Whitney Point, N.Y. resident Chris Burger has to think for a minute before recalling the last time he sent a trash bag to the landfill.
It was 1992, and at the time it had taken his family of four a staggering five years to fill one standard 32-gallon bag. More than 20 years and many recycling improvements later, he says the household trash they've collected since can fit inside a grocery bag.
When we read Burger's story over at PositiveNews.org, we knew we had to catch up with him to learn how he does it.The Commitment
When Burger and his wife, Cindy, pledged to go garbage-free in the 1970s, they were barely out of college and their neighborhood didn't have so much as a recycling program.
"At the time, there were a lot of people crying for the government to pay attention and businesses should be paying attention to the environment," Burger said in a telephone interview. "Not that we're disagreeing with any of that, but we felt there had to be a place for personal responsibility, too."
But their garbage-free lifestyle didn't happen overnight. They started by joining a community food co-op and learning how to compost their food waste. When the couple moved upstate and built a home in the late 70s, they installed recycling bins in every nook and cranny, eschewing the county's $400/year garbage service.
Today, if they can't compost or recycle a product, chances are it won't make it past their front door. Burger says it helps that businesses have improved their environmental standards to the point it's no longer that much of a hassle to stick with recyclables.Adjusting for a family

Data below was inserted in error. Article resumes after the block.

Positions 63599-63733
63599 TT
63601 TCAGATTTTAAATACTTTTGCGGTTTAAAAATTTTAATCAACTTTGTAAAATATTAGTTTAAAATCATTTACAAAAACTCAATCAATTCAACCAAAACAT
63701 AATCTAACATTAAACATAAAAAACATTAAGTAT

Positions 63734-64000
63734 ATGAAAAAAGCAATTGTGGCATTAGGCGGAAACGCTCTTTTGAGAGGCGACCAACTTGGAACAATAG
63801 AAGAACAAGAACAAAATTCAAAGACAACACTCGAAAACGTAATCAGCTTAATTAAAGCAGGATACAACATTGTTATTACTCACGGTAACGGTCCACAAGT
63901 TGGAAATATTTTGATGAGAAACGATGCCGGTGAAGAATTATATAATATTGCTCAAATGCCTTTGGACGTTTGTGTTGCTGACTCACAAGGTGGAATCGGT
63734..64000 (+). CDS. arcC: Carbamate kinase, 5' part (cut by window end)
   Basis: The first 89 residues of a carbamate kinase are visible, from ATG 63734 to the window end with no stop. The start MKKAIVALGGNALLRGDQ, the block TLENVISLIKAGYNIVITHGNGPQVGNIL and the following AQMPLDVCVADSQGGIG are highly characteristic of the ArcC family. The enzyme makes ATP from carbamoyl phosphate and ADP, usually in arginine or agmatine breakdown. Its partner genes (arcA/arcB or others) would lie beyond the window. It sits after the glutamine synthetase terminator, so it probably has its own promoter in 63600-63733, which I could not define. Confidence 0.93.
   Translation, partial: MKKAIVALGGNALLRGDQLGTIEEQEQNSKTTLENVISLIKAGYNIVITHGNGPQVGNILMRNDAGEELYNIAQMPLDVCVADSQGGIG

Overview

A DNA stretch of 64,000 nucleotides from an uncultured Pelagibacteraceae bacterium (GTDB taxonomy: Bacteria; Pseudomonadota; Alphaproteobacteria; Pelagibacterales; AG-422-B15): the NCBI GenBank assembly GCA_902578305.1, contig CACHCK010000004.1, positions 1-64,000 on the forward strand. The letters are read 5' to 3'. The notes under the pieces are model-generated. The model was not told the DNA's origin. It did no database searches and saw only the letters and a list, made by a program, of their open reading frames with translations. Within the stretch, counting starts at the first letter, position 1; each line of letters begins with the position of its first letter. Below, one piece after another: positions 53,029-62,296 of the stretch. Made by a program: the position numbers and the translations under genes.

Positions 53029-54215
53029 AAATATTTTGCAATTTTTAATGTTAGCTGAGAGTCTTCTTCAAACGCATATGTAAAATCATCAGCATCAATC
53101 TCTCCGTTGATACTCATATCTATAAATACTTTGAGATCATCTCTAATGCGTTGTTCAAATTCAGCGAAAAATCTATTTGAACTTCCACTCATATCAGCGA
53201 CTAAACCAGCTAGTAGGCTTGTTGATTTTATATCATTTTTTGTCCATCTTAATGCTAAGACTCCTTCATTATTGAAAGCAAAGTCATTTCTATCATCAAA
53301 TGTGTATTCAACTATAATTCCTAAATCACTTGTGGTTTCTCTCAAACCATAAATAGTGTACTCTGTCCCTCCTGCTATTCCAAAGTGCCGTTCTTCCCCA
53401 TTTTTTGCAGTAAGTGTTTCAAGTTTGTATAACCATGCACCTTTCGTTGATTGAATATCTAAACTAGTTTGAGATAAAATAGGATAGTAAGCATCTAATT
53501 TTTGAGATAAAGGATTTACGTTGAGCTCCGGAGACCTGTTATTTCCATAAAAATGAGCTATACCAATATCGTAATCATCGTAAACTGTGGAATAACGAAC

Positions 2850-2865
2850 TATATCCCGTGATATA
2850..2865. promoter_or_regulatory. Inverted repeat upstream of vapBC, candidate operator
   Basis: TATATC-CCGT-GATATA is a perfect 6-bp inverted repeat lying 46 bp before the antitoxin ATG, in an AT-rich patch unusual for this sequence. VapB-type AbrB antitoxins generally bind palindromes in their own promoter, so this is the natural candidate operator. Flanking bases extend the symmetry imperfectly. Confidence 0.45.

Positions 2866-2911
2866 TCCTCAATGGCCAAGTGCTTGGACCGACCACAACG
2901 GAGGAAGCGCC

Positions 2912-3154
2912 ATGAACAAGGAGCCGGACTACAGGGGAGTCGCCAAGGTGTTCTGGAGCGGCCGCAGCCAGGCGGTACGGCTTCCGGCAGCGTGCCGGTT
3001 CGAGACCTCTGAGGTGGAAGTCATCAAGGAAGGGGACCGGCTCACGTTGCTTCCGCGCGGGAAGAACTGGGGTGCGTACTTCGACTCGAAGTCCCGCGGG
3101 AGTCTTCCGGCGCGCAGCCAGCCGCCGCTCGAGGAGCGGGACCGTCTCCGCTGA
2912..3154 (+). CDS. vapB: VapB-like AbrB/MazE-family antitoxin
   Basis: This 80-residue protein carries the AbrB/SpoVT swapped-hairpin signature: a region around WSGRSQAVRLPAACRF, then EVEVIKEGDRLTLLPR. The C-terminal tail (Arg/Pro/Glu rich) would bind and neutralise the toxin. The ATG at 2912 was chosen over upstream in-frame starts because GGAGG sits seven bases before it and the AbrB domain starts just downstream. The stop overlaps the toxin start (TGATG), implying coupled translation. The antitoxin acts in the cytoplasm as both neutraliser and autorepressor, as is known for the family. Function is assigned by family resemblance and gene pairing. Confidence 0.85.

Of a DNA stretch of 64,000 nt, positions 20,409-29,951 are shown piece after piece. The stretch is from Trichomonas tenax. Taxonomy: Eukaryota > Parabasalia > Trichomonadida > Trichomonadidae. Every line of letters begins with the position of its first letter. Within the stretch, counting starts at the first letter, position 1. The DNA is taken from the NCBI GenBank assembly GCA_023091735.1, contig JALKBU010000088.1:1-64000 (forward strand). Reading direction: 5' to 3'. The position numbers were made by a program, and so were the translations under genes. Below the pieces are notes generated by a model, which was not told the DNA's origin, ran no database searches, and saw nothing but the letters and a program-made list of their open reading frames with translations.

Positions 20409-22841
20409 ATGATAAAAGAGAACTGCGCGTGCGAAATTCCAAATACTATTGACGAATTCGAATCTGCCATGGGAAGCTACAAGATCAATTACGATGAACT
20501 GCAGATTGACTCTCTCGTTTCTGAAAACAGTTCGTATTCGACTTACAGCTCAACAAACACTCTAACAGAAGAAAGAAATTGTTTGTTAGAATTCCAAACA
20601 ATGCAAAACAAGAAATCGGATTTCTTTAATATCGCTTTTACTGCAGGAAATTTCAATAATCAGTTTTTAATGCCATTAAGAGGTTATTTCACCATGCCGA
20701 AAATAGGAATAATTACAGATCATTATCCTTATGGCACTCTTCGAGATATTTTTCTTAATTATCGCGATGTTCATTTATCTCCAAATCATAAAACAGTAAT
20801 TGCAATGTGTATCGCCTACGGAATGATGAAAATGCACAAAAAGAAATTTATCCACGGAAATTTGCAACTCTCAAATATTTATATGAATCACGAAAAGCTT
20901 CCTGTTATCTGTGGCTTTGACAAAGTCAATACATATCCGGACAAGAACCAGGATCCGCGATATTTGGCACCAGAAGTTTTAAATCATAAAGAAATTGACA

With the birth of their daughters, the Burgers went old-school to cut down on the typical waste associated with infants – namely, dirty diapers.
They stuck with cloth diapers (saving boat loads on pricey disposable options), and learned how to store them on trips by using recycled bread bags as makeshift diaper sacks. They took clean ones out of the bags and stored the dirty ones till they could wash them. Then the bags were recycled.
One of the keys to their success has been knowing exactly how much food they need to cover their family over a certain period of time.
"(Throwing out food) is a real waste of money," he said. "We avoid over-consumption to the point that if things go to waste, and if there are food scraps, they go into the compost."
If it's not in their backyard composting, then it's been recycled in some form or another. As for the paper grocery bag which has taken them 20 years to fill with un-recyclable trash, Burger refers to it simply as "our mistakes."
"A lot of times when people come to our house, they say 'These people look normal,' and in a lot of ways we are normal," he says. "It's not like we're denying ourselves. We found buying good quality stuff may be more costly upfront, but in the long-run it's less costly."DON'T MISS: How one man gave up money and made a new life in Utah's wilderness >
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